the ISSP provides a comprehensive infrastructure for data storage with free access for the research community: two key improvements from the times when Coughlin executed his innovate research.


This article briefly describes the content, coverage, and history of the fifth wave of the ROG 2016 module. The module has previously been fielded in 1985, 1990, 1996, and 2006.

As shown in Table 1, the expansion of ISSP member countries means that the number of countries that have fielded the ROG module has increased over time, although this growth has flattened out in recent years. The data for most countries cover at least two decades and, for a few, impressive time-series covering more than three decades are now available.

Appendix A lists all the countries that have ever fielded the ROG module, divided by wave.


For each ISSP module, a drafting group (DG) is selected by election within the ISSP general assembly (for more information about the organization of the ISSP, see Smith 2009; Brechon 2009). The DG of the 2016 module consisted of seven countries: Sweden (convenor), Great Britain, France, Japan, Lithuania, Mexico, and Spain. The DG ’s general idea was that the fourth replication of the ROG module in 2016 should ensure that opportunities to compare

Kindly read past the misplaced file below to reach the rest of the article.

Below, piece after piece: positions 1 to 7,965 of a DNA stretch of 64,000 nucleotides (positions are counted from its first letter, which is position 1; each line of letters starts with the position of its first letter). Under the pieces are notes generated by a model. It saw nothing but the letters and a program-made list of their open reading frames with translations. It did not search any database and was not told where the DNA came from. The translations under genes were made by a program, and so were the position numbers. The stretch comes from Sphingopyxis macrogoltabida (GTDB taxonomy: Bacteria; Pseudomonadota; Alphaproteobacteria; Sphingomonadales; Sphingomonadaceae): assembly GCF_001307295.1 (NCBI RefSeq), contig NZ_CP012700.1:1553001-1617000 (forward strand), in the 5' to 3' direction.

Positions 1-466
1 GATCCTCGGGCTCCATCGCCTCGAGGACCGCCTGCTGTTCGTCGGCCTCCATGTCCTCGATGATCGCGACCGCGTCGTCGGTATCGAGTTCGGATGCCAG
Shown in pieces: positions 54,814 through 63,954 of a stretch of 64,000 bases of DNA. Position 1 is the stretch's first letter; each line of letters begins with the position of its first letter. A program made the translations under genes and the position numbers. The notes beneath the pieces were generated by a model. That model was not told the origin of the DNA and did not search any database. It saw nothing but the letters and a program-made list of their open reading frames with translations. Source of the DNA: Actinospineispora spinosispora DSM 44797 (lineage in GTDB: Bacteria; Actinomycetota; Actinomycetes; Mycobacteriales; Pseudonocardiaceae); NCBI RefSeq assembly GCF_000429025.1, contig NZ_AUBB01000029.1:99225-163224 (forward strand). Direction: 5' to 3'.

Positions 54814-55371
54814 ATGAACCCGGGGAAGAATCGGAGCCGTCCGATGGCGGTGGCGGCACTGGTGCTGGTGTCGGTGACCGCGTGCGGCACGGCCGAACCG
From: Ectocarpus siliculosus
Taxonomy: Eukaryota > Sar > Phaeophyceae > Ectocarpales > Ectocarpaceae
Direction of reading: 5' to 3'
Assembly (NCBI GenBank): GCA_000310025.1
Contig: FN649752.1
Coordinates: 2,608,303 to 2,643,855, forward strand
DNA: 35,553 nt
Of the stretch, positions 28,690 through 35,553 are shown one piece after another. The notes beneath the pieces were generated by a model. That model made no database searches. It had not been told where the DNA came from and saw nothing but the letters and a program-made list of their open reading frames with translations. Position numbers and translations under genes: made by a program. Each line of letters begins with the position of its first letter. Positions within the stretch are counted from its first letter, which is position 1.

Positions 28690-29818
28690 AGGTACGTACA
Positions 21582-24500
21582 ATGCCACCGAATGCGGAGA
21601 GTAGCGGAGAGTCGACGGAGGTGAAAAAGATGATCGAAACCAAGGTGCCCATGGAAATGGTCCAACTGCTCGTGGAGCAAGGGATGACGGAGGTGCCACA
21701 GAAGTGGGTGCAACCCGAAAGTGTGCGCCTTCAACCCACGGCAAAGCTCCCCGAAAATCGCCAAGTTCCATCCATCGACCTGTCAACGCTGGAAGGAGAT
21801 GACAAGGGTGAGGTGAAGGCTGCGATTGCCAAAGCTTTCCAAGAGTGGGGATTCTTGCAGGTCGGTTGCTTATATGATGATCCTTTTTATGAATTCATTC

Role of Government (ROG) Modules and Number of Participating Countries


Year 1985 1990 1996 2006 2016

Number of countries 6 10 29 37 35


with previous modules were retained, while at the same time considering the quality of old items and their usage as well as new directions and debates in contemporary research where ISSP data can provide useful information.

Each ISSP module contains 60 items.


For the 2016 ROG module, it was decided that 44 items from the previous wave (in 2006) should be replicated while 16 items were dropped.